A spate of do-not-mail bills has been introduced in state legislatures in the past few months. While these are attempts to capitalize on the extremely popular Do-Not-Call Registry, nationally maintained by the Federal Trade Commission (FTC), the sponsors of these new bills also claim the prevention of identity theft and environmental concerns as motivations. At the time of this writing, two bills already had been pulled or withdrawn by their sponsors (Colorado HB 1303 and Montana HB 718) in the wake of concerted opposition from groups such as the U.S. Postal Service, Letter Carriers’ associations and the Direct Marketing Association.
In withdrawing their bills, the sponsors pointed out the loss of jobs in the public (mail carriers and other postal workers) and private (retailers, printers, manufacturers) sectors, the devastating effects on the postal system’s operations, and an increase in postal rates for consumers that would result from such legislation.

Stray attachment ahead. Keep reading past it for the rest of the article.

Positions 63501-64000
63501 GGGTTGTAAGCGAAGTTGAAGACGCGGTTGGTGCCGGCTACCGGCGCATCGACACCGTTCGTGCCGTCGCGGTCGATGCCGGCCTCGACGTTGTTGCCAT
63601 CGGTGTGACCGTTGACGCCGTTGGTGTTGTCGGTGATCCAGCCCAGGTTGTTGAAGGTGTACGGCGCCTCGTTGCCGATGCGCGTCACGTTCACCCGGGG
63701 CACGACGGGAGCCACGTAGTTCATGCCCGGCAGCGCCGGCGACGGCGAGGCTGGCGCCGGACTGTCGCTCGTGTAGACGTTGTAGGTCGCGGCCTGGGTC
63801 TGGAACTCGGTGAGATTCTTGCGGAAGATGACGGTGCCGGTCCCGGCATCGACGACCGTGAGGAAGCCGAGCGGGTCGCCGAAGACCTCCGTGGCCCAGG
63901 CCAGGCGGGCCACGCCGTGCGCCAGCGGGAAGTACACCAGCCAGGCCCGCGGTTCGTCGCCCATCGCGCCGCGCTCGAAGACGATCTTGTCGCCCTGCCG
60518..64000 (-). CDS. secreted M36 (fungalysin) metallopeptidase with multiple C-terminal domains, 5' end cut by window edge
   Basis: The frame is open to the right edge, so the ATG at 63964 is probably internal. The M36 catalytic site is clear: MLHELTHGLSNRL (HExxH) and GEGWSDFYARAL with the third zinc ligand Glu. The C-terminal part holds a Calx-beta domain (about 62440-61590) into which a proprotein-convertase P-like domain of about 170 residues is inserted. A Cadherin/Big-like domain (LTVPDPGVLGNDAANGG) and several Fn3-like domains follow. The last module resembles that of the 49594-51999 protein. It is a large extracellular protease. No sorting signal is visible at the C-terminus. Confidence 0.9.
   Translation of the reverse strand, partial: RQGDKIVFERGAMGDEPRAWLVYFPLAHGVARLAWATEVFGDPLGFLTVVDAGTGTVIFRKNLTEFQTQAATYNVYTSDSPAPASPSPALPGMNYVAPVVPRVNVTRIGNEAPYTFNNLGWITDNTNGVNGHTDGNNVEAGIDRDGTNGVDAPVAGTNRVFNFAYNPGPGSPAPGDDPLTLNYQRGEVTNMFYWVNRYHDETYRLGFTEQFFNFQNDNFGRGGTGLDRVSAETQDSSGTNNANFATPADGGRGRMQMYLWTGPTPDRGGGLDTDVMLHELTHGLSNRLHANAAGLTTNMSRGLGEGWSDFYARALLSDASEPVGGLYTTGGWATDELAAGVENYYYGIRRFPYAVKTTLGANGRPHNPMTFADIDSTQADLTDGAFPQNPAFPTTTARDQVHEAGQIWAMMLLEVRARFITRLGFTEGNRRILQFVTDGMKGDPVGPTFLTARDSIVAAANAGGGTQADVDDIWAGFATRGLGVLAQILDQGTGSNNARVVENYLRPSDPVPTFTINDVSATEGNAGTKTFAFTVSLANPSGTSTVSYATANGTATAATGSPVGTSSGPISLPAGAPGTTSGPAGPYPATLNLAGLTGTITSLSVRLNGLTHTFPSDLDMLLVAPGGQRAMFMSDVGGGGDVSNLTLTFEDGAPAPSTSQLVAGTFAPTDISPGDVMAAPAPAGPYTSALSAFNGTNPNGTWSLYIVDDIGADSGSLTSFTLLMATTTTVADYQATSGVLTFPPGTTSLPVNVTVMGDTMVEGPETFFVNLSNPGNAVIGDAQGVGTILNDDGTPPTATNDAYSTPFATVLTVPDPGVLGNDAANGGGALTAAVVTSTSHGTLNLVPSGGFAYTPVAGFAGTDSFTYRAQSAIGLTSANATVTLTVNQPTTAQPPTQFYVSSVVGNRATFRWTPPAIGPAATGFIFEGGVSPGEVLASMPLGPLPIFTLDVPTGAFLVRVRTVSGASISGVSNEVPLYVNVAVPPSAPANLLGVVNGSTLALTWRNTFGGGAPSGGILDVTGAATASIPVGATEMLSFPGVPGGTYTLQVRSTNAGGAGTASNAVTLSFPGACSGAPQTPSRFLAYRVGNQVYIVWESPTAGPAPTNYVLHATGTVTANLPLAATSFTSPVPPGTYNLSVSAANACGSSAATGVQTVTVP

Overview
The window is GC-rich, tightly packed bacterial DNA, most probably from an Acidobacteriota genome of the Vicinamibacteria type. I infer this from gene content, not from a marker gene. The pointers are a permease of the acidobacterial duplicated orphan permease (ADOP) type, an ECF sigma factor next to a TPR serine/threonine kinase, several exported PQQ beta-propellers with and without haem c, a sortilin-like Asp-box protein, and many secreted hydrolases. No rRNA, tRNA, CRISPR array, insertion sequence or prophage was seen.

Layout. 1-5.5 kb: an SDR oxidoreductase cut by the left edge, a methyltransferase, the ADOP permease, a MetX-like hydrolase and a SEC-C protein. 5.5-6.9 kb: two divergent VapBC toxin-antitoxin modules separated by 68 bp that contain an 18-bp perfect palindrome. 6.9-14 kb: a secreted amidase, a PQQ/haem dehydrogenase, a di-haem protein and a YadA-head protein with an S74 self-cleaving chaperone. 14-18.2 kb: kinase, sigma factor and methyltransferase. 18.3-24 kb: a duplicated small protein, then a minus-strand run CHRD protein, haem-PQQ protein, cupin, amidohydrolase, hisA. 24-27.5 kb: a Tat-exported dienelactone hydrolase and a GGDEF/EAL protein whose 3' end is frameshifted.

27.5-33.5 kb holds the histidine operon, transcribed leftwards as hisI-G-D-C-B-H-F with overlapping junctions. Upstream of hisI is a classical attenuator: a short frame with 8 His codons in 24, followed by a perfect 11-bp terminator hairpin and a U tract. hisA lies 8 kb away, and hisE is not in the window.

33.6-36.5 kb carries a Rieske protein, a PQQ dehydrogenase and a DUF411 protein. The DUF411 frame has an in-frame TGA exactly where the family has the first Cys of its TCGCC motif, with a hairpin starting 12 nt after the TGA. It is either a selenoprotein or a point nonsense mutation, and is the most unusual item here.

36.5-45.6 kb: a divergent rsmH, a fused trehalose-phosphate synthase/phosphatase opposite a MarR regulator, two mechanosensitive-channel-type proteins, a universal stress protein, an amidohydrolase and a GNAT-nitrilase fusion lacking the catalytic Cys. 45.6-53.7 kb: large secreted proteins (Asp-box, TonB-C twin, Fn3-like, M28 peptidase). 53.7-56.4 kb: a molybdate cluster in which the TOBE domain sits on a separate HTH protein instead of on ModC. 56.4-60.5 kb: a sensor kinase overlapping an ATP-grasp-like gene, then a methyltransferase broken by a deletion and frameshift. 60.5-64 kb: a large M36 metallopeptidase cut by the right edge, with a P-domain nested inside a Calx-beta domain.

Another weapon in the arsenal against such legislation exists in the form of the FTC’s June 2004 report to Congress (www.ftc.gov/reports/dnereg istry/report.pdf) on the viability of a national do-not-e-mail registry. In its report, the FTC, after an impressively comprehensive investigation, concluded that a registry containing only the e-mail addresses of consumers who do not want to receive commercial e-mails would become the target of spammers and would-be hackers, and it could not be adequately protected.
A do-not-mail registry would, by definition, contain more information than a consumer’s e-mail address. To ensure the correct consumer would be blocked from a mailing, a marketer would need a way to confirm that the “John Jay Smith, 1 Broadway, New York, N.Y.” listed on the registry was the “J. Smith, 1 Bwy, #34N, New York, N.Y.” on the marketer’s list and not “Jason Smith, 1 Broadway, New York, N.Y.” Obviously, other data, in addition to name and address, would be needed for the registries to work properly.